State police give Courser text report to prosecutor

Chad Livengood
Detroit News Lansing Bureau
View Comments

Lansing — The Michigan State Police have turned over to the Lapeer County prosecutor’s office an investigation report into former state Rep. Todd Courser’s claim that he received mystery text messages threatening to expose his extramarital affair if he didn’t resign from office.

State police spokeswoman Shanon Banner said Thursday the report was sent Wednesday to Lapeer County Prosecutor Tim Turkelson “for review.”

“This investigation only focused on the alleged extortion case involving text messages sent to Todd Courser,” Banner said in an email.

Lapeer-area Republican Courser has said he and former Rep. Cindy Gamrat, R-Plainwell, received anonymous text messages in May from a Detroit-area phone number threatening to publicly expose their affair if they quietly didn’t step down.

Mystery group attacks GOP challenger to Gamrat

Courser has claimed the text messages caused him to devise an elaborate scheme of sending fellow Republicans an anonymous email claiming he was caught having sex with a male prostitute behind a Lansing nightclub.

Turkelson’s office said Thursday the prosecutor would have no comment on the report until next week at the earliest.

Courser is trying to win back the seat he abandoned in a special primary election on Tuesday in Lapeer County’s 82nd House District. Gamrat also is trying to reclaim her seat in Allegan County’s 80th House District.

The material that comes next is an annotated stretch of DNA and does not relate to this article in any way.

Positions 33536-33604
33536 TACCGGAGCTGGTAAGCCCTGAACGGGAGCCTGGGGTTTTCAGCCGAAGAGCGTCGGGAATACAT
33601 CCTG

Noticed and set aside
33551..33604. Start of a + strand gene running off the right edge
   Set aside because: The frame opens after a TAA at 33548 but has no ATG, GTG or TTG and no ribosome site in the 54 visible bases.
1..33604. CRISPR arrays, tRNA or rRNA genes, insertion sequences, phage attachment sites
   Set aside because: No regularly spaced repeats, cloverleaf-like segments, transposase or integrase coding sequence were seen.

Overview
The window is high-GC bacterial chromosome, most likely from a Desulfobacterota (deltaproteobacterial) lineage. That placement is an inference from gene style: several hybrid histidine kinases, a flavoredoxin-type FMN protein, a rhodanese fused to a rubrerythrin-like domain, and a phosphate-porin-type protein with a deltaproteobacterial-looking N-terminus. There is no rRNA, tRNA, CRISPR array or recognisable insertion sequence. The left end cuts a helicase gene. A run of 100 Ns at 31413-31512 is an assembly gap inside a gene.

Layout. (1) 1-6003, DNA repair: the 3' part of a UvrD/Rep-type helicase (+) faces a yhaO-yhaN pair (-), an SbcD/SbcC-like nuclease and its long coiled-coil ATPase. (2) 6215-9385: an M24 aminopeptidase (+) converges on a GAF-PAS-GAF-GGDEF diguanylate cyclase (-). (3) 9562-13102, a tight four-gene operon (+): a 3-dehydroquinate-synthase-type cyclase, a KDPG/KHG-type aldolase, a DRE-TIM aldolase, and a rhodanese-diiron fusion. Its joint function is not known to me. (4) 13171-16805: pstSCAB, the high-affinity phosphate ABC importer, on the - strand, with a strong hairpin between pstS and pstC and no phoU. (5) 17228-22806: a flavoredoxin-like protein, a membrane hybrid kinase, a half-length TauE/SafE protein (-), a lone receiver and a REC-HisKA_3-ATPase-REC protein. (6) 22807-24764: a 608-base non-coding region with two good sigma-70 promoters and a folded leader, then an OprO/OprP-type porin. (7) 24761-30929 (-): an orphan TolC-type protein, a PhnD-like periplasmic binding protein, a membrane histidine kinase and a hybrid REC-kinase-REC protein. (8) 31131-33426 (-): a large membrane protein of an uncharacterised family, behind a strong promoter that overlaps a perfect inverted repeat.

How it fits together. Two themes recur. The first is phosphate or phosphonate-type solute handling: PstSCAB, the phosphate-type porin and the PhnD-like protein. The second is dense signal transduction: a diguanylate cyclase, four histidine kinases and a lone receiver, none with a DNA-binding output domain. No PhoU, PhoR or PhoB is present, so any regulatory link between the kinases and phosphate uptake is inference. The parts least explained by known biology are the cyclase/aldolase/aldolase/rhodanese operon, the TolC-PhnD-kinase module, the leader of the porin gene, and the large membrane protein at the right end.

Courser sent a campaign email Thursday asking supporters to call Turkelson’s office and pressure him to release the state police’s report before Tuesday’s primary, in which 11 GOP candidates are running.

“The state police have confirmed they have proof and know who was involved, but they do not have any intention of releasing the information until after the election — clearing my name after doesn’t do a damn bit of good and there is no legitimate purpose to withhold the information now,” Courser wrote.

Legal experts have told The Detroit News it would be an uphill battle to prove criminal blackmail against the person who allegedly sent text messages to Courser and Gamrat threatening to expose their relationship.

But some criminal defense attorneys who reviewed the text messages say the threats may meet the threshold for felony extortion because they demand that the two legislators resign against their own free will.

Courser, a bankruptcy attorney, has accused his and Gamrat’s former House aides of being behind a “plot” to “blackmail” them into resigning from office. Former aides Keith Allard and Ben Graham have denied any involvement in sending the anonymous text messages and are now suing Courser for defamation.

Ex-aides and recordings: Michigan lawmaker asked aide to conceal relationship

Although he has publicly admitted to sending out the false email about having a homosexual affair to cover up his relationship with Gamrat, Courser has denied sending the text messages himself.

Separately, the state police and Attorney General Bill Schuette’s office are still investigating the sex scandal that led to the Michigan House ousting Gamrat in the early morning hours of Sept. 11, shortly after Courser resigned to avoid an expulsion vote.

Courser’s opponents in Tuesday’s GOP primary are Russell Adams, Jake Davison, James L. Dewilde, Ian Kempf, Allan J. Landosky, Jan Peabody, Rick Guerrero Jr., Gary Howell, Sharna Cramer Smith and Chris Tuski.

Davison said Courser’s fixation on the anonymous text messages doesn’t explain why he would create a smear campaign against himself to divert attention from the affair with Gamrat.

“This is just a massive smoke-and-mirrors effort, and I don’t think anyone is buying it,” Davison said Thursday.

(517) 371-3660

View Comments